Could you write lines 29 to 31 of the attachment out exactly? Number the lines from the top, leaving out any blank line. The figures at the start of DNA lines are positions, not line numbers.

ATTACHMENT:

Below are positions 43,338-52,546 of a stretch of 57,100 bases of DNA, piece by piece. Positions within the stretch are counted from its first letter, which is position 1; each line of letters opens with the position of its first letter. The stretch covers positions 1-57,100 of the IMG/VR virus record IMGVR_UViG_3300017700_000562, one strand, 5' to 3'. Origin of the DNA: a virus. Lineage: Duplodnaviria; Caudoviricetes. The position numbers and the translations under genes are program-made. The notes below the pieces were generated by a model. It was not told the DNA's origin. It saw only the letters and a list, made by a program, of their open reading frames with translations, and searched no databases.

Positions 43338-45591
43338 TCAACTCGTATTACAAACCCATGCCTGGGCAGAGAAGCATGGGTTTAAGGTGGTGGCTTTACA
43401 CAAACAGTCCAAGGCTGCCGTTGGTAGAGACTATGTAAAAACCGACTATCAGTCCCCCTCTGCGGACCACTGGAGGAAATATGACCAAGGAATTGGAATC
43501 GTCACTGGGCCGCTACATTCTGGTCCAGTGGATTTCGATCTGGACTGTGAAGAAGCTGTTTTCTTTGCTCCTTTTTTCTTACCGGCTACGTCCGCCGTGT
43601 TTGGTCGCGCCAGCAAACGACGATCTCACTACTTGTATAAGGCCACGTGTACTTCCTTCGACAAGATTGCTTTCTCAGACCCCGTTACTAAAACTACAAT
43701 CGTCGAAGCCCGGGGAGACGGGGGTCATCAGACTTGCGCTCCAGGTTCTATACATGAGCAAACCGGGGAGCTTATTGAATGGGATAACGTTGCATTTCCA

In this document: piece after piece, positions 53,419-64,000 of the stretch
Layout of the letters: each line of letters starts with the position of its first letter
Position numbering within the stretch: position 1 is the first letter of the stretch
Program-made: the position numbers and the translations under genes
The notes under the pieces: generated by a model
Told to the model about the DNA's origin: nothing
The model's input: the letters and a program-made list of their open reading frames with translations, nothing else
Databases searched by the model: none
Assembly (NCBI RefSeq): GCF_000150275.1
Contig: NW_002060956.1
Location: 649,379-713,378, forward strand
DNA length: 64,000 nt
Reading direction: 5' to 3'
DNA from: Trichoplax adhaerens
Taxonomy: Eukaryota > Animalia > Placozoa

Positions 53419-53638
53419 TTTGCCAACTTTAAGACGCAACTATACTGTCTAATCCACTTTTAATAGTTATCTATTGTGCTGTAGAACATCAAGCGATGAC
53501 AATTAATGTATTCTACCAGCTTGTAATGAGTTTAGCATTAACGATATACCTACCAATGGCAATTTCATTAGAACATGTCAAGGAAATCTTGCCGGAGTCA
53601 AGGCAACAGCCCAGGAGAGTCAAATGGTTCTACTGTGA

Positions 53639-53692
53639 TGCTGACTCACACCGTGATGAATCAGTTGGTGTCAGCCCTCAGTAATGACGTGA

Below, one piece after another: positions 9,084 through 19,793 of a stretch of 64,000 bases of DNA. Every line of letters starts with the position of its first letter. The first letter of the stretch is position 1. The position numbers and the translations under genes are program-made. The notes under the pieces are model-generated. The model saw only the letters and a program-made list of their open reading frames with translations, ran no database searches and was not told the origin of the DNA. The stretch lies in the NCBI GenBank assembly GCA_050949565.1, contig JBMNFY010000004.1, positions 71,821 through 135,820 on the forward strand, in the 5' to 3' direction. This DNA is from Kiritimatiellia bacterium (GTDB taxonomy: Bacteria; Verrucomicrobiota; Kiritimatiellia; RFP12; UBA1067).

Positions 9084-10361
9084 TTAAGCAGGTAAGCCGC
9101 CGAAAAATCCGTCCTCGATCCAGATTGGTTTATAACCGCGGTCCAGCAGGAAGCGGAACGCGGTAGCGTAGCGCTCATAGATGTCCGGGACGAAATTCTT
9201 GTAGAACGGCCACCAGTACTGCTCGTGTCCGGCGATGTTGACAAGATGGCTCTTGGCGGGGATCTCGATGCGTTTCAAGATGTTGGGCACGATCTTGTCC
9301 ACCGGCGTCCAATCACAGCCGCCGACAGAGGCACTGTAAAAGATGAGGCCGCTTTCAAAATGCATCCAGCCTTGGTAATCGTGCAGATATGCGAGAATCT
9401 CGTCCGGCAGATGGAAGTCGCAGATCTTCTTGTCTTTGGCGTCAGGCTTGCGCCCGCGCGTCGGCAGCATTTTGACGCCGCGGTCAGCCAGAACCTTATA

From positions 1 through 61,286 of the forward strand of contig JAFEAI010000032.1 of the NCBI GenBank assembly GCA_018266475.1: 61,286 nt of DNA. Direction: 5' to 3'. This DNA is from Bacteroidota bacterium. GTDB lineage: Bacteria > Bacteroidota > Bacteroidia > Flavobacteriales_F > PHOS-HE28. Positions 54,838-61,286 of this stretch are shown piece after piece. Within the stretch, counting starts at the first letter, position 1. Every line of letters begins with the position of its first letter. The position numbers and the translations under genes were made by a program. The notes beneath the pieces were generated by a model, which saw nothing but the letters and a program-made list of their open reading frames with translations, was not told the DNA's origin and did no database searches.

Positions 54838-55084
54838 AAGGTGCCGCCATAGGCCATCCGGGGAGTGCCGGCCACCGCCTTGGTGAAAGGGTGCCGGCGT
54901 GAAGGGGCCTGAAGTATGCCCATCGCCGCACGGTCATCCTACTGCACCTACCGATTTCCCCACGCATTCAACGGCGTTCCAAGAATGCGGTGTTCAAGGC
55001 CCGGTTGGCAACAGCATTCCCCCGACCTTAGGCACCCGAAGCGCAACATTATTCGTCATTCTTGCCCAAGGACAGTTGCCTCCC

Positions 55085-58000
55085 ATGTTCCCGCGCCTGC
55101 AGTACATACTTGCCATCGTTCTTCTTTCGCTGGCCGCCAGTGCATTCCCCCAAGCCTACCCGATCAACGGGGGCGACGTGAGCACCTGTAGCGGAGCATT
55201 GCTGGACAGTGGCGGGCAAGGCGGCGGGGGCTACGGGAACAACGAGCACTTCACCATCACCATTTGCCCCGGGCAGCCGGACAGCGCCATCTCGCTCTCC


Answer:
Below, one piece after another: positions 9,084 through 19,793 of a stretch of 64,000 bases of DNA. Every line of letters starts with the position of its first letter. The first letter of the stretch is position 1. The position numbers and the translations under genes are program-made. The notes under the pieces are model-generated. The model saw only the letters and a program-made list of their open reading frames with translations, ran no database searches and was not told the origin of the DNA. The stretch lies in the NCBI GenBank assembly GCA_050949565.1, contig JBMNFY010000004.1, positions 71,821 through 135,820 on the forward strand, in the 5' to 3' direction. This DNA is from Kiritimatiellia bacterium (GTDB taxonomy: Bacteria; Verrucomicrobiota; Kiritimatiellia; RFP12; UBA1067).

Positions 9084-10361
9084 TTAAGCAGGTAAGCCGC